Lara Casalotti: Stem cell donor found for mixed-race Leukaemia sufferer
A student who was diagnosed with leukaemia has found a stem cell donor after a celebrity-backed viral campaign inspired thousands to donate.
Lara Casalotti, from Hampstead, needs a stem cell transplant but her "unique" Thai and Italian heritage meant a mixed-race donor was needed.
Just 3% of worldwide stem cell donors on the register are mixed-race.
Charity Anthony Nolan searched in Italy, Thailand and the US to find a match with a similar ethnic background.
Lara, 24, was diagnosed with an aggressive form of blood cancer before Christmas. She said the past few months had been a "whirlwind" but she was "so thankful" a donor with a genetic match had now been found.
"I have always stayed hopeful that I would find one, but I realise how lucky I have been given how difficult it was to find that donor," she said.
The Anthony Nolan charity saw an "unprecedented spike" of new donors from black, Asian, ethnic minority or mixed race (BAME) backgrounds in the UK.
Ann O'Leary, of Anthony Nolan, said: "The life-changing impact of the Match4Lara campaign will be seen for years to come, as any one of the thousands of people they have signed up could save the life of someone like Lara in the future."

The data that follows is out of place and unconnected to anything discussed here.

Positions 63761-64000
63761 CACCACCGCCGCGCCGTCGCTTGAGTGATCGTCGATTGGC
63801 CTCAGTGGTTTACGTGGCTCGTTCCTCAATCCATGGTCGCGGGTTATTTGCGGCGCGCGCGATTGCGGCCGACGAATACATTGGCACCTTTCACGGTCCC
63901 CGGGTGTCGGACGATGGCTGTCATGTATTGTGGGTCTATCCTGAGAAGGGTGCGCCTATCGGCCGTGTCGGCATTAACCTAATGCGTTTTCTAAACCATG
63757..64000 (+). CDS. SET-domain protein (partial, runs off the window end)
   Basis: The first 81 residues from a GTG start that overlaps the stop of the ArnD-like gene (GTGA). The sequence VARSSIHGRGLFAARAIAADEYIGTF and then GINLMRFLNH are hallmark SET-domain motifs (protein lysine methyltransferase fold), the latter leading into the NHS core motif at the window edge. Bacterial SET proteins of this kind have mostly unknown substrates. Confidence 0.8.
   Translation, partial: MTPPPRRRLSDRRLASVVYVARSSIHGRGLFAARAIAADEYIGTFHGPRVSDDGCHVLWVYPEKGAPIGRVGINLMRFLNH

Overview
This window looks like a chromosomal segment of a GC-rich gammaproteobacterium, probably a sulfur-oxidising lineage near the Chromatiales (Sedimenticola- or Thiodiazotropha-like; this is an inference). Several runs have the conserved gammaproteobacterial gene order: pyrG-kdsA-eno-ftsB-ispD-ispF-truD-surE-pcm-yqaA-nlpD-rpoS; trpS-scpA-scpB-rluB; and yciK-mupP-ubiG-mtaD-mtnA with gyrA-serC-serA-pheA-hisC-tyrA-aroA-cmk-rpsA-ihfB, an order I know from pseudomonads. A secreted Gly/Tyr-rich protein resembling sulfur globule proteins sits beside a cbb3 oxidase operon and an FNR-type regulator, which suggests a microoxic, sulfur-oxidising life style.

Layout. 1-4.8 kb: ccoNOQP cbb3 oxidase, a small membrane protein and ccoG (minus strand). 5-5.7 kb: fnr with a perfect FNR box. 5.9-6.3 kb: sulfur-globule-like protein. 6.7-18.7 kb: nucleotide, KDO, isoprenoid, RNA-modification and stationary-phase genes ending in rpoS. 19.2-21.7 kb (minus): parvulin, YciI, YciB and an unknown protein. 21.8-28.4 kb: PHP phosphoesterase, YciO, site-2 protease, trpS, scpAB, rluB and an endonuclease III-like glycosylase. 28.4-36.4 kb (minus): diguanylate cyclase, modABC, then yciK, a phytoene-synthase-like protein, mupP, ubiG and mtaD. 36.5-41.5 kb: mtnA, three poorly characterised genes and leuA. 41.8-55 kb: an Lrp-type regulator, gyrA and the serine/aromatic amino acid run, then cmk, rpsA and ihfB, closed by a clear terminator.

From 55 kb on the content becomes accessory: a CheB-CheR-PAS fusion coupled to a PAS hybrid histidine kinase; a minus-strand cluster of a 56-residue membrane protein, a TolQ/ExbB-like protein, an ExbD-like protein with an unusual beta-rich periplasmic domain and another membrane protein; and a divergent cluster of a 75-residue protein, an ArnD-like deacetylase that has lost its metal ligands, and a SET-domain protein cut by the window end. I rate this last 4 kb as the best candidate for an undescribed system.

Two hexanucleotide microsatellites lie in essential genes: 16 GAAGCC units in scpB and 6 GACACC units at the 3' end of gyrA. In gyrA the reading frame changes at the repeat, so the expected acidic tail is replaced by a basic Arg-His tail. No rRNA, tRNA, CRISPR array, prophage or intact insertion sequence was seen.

Lara, who is studying for a Masters in global migration at University College London, has urged people to sign up to the donor registry so "everyone could find a match".
Lara's mother, Supanya, said: "As a mum, I feel pure relief as we knew the odds were stacked against Lara.
"Whoever the donor is, they will never, ever know how grateful I am."
It is hoped the donor, who remains anonymous, will donate their stem cells in March.
Why do people need stem cell donors?
There are lots of types of blood cancers and disorders which affect the blood, bone marrow and lymphatic system, including Acute Myeloid Leukaemia
A stem cell transplant can cure or improve the outcome for someone with blood cancer or blood disorder
When a person has a blood cancer or blood disorder, their blood cells have stopped working in their normal way. That means they cannot do vital things like fight infection or carry oxygen.
A transplant of blood stem cells from a healthy person can replace and repair these damaged cells - and hopefully cure their disease.
There is a shortage of people of Black, Asian and minority ethnic (BAME) backgrounds on the Anthony Nolan register
Only 60% of transplant recipients receive the best match, but this drops to around 20% of transplant recipients who are from a Black, Asian or ethnic minority background.